And finally, Commendations. “Reward and recognize employee volunteers; a lunch with the CEO would be nice!” said some. Others voted for benefits like an extra vacation day for a certain number of volunteer hours and public recognition, through newsletters, magazines or town hall meetings. Extra points in the “puts others before self” criteria of the appraisal rating or for more sophisticated organizations in the learning credit system are also possibilities. More responsible roles such as leading Special Weapons And Tactics (SWAT) teams, larger projects with greater ambiguity and pressure, or anointing volunteer stalwarts as corporate social responsibility (CSR) ambassadors of the company are also par for the course. “Or maybe a basket of rewards expressing the gratitude of the company to the employee—hall of fame membership, movie tickets, holiday for two someplace and a value champion award.”
So then once the organization has clarified its contribution purpose, been consistent with its message and intent, campaigned to reach the message to the employee base, demonstrated closure on initiatives promoted in the past and even worked out the commendation plans, then for the million-dollar question—what about the contribution itself, and in the same breath, the conduit to reach it to the needy? What role do those play in galvanizing the employee brigade into action?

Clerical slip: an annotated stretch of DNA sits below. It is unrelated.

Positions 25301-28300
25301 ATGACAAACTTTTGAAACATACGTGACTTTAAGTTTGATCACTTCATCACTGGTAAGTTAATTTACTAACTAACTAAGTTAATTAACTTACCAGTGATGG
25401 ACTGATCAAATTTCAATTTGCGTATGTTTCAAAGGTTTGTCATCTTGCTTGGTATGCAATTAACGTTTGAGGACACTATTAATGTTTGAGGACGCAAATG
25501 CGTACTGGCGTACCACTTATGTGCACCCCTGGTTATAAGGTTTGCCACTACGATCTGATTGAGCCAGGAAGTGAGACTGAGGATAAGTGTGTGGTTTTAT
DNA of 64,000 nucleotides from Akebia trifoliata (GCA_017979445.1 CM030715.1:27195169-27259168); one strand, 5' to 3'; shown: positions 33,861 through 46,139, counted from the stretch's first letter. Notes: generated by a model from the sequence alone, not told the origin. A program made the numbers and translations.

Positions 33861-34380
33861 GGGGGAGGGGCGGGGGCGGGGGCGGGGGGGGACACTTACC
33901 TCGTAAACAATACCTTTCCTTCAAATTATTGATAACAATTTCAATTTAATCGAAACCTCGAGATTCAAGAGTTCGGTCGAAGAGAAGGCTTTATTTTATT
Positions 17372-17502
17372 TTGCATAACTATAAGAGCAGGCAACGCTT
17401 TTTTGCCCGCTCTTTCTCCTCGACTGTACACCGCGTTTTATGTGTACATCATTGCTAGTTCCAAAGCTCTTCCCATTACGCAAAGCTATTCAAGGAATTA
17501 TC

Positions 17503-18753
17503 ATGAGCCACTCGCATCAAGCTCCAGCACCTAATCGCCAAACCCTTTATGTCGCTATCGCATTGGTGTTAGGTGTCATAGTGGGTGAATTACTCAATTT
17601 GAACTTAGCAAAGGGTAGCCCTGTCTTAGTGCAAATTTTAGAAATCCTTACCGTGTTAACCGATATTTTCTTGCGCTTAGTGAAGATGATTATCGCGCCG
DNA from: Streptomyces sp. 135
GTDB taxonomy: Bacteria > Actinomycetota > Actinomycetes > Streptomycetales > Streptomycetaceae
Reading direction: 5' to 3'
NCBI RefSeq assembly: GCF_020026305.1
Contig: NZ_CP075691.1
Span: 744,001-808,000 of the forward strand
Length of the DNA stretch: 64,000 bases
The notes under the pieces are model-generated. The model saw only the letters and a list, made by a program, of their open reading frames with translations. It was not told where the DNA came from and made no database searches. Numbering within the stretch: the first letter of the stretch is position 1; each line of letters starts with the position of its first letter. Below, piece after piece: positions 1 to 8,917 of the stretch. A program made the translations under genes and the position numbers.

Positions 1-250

Yes indeed, as someone rightly said, “Bad things do happen in the world, …war, natural disasters, disease. But out of those situations always arise stories of ordinary people doing extraordinary things.” —Daryn Kagan.
Hema Ravichandar is a strategic Human Resources Consultant and a HR Thought Leader. She is a renowned Leadership Coach and serves as an independent director and an advisory board member for several organizations. She was formerly the global head of HR for Infosys Ltd.
First published in The Mint.